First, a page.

Skip to content

The Collector
Florence Dunington

Old Arthur Bailey was exhausted. His thickset boots had collected mud from differing miles, and the soles were worn thin. He had been lolloping through the woods like a bear for hours, the speed breaker-roots tripping him up occasionally. With each stumble, the tired old man would pause to set himself right, and would continue plodding on.
            Coming upon a clearing, he pulled out his little three-legged travelling stool and perched himself down, heaving a whooping sigh as his knees creaked. Resting his sagging leather travelling bag upon his knees, Arthur panted shallowly and passed a gnarled hand through his greying hair. The view from the clearing stretched wide and vast before him, the hills swooping away like the undulation of waves on a calm spring morning. The wind was cool and bracing, brushing against his weathered, leathery skin, and pulled threads of clouds along with it.
            When his breathing had calmed, Arthur reached into the depths of his coat pocket and pulled out his treasures that he had collected since this morning. A glass marble with a vein of orange permeating through it. A shrivelled tube of oil paint with little scabs of blue stuck to the cap. A large leaf that suggested autumn was on its way; its edges singed with brown and red. It was the sort of leaf his granddaughter might have picked up in her five-year-old wonder. A safety pin, a train ticket, a copper coin with her majesty’s profile scrubbed in soil, and a bicycle light that glowed like a hunk of golden tree resin when introduced to the sun.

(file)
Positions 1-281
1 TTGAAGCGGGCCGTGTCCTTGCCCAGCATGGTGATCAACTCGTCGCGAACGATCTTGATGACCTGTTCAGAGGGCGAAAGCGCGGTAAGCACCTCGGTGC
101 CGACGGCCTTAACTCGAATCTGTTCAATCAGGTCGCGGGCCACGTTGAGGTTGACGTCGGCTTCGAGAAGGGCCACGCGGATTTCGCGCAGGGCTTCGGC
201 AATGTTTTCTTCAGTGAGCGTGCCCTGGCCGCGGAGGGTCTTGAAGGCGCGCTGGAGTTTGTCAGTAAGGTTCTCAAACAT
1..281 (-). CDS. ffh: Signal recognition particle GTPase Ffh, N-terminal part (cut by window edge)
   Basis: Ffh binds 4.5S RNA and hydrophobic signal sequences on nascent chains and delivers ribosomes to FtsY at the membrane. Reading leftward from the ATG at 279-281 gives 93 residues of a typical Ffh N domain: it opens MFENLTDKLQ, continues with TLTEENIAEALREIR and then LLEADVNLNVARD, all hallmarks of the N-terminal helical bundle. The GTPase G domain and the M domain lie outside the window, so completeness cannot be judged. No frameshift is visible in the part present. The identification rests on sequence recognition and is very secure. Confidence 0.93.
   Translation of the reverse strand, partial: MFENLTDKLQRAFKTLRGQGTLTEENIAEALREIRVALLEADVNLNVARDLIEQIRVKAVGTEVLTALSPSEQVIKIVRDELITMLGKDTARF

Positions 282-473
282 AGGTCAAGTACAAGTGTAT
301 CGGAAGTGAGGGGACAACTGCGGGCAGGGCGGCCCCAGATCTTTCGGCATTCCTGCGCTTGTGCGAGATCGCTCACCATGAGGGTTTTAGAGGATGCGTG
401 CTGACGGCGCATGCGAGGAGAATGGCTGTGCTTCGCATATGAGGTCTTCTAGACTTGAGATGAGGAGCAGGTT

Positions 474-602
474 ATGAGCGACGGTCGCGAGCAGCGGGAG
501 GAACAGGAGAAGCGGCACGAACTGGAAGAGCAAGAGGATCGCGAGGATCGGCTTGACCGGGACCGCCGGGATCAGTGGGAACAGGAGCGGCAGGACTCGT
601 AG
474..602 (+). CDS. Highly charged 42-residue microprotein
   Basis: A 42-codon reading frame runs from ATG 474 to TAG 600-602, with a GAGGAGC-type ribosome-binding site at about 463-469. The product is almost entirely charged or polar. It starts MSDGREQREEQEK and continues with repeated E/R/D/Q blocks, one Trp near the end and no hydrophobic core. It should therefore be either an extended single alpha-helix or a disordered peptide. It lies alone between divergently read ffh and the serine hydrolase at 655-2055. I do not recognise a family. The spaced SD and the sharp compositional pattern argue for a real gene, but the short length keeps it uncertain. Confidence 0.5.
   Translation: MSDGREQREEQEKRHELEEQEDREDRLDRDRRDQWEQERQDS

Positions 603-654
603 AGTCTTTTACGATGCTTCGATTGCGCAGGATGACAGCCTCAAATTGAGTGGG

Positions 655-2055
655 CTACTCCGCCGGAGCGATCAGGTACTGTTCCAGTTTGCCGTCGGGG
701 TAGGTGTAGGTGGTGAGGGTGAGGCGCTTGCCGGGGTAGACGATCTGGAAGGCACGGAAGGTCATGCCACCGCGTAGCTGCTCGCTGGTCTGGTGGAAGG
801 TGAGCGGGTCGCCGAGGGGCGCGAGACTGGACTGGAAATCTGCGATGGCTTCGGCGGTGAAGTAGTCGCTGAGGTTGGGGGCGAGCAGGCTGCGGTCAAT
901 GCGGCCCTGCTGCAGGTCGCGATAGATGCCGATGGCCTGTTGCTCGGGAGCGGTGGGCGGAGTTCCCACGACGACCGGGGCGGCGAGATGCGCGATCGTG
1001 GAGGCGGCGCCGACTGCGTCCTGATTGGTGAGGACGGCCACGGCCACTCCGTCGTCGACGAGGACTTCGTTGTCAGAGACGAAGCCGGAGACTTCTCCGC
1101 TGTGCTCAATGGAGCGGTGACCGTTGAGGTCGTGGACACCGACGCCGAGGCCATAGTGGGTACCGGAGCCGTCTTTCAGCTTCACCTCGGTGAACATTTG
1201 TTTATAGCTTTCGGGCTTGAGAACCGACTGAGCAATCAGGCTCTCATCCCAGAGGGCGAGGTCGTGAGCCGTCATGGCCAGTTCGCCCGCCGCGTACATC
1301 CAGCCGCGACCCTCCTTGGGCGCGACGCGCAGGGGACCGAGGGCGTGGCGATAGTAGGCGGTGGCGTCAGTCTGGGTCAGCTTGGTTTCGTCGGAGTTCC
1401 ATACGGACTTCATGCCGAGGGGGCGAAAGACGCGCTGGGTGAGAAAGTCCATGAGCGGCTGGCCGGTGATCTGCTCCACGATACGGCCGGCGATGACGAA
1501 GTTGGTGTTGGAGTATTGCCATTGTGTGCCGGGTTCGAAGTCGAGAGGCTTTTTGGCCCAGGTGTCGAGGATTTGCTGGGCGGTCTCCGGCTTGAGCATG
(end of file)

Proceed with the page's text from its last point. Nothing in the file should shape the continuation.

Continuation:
Arthur carefully looked over his riches before delicately placing them inside his bag. Clasping it shut, he stroked the beaten fabric, the colour like the smooth shell of a conker, with the pad of his left thumb. His wedding band winked at him when it hit a shy beam of cool sunlight.
            His tired eyes blinked slowly as he continued to gaze at the view. He was not looking for a way to go, he never did. He just saw what the world offered him.  It was enough.

Inspired by Seated Figure – Sean Henry